Evidence does get through to some believers, but I think only those who already have questions anyway. That is why I feel that the best way to truly reach out and show believers a better way is to lead by example. Live as an outspoken and public atheist. Show that you are moral and honest. Live a good life and show that faith is not necessary for virtue or happiness. I think this will create more doubts than a million pieces of evidence. If you want a person to abandon a lifestyle, it would be helpful to offer a better one.

Sunday, July 5, 2009


My family has a tradition regarding Independence day. Ever since my oldest was born, we have made a trip, just the three of us(four after my son was born) to the city of Newport, which is a fishing and tourist town on the northern Oregon coast. Sometimes others will join us, friends, parents, in laws, whoever but the trip is ours.

We set out early it is a hundred mile drive and we want a whole day. On the drive, like almost all our drives, we talk constantly. I find out all of the little details of my kids lives and friendships and interests, I tell stories, in this case all about why we celebrate on the fourth of July. We admire the view and talk about the sites. The trip over the coast range to Newport is very much worth admiring. I have said before that Oregon is the most beautiful place on earth and this is one of those drives that demonstrate that.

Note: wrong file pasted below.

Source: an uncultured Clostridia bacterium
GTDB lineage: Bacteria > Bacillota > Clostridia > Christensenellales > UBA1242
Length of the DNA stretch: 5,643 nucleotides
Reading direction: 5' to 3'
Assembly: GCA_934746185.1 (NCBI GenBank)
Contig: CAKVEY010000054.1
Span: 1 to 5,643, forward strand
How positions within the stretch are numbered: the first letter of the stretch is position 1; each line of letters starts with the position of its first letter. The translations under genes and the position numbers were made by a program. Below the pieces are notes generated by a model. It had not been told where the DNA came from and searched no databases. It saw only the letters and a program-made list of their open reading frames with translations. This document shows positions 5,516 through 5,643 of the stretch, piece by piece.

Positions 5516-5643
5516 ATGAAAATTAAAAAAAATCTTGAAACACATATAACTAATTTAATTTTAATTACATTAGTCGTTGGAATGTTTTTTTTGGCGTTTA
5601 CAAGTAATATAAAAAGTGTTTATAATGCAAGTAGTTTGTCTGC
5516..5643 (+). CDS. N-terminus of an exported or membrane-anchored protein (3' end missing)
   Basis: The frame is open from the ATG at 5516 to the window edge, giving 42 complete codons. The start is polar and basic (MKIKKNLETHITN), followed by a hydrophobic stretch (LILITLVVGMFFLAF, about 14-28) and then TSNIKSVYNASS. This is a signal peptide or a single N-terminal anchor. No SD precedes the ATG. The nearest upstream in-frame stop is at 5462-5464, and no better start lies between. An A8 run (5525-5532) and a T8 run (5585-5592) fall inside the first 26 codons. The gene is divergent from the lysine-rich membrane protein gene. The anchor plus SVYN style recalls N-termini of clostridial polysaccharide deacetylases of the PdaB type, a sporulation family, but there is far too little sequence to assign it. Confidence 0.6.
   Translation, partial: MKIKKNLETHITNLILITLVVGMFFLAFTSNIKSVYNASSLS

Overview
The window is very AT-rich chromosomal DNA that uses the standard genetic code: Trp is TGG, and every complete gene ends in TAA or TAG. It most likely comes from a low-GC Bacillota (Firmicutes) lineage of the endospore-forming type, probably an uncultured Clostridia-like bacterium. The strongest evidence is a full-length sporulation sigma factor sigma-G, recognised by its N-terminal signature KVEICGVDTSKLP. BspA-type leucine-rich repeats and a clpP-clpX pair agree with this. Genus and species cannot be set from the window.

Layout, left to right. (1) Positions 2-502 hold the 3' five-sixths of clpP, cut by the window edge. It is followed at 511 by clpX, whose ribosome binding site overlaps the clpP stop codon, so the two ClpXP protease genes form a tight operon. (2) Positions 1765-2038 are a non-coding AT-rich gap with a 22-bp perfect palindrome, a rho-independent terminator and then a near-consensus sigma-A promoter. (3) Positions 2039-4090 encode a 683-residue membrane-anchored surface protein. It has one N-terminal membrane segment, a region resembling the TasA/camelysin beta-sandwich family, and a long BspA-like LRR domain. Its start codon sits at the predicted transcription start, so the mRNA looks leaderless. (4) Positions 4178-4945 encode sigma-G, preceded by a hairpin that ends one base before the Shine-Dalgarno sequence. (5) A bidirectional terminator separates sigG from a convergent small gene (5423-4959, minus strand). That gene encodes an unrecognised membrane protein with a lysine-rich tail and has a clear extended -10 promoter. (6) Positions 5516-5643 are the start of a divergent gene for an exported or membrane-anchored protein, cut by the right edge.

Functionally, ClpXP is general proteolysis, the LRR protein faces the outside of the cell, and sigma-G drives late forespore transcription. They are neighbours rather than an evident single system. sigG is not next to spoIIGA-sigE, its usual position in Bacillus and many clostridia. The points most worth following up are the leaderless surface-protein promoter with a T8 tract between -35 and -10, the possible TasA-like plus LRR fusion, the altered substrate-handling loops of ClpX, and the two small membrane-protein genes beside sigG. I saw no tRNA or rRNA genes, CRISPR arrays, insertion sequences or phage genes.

When we arrive it is activity time. The fireworks show over the bay is the premise for going and we don't miss that but the rest of the day is about adventures. Some new some old.
First we went to the Marine science center. Newport has a great commercial aquarium and we visit sometimes but the science center is just as fun, only asks donations and is somewhat educational. I also like that the "exhibits" all relate to work that the scientists are actually involved in. Much of this is about invasive species which is a very big deal in Oregon. We watched videos, played games watched storm patterns on a big interactive fiber optic globe. We looked at beautiful fish and other marine life. My kids drove a diving craft simulator. We touched urchins, starfish, oysters and anenomese. My son petted and eel. We looked at fossils of whale bones and teeth and learned about whale eating habits. The kids didn't want to leave and we went through more than once.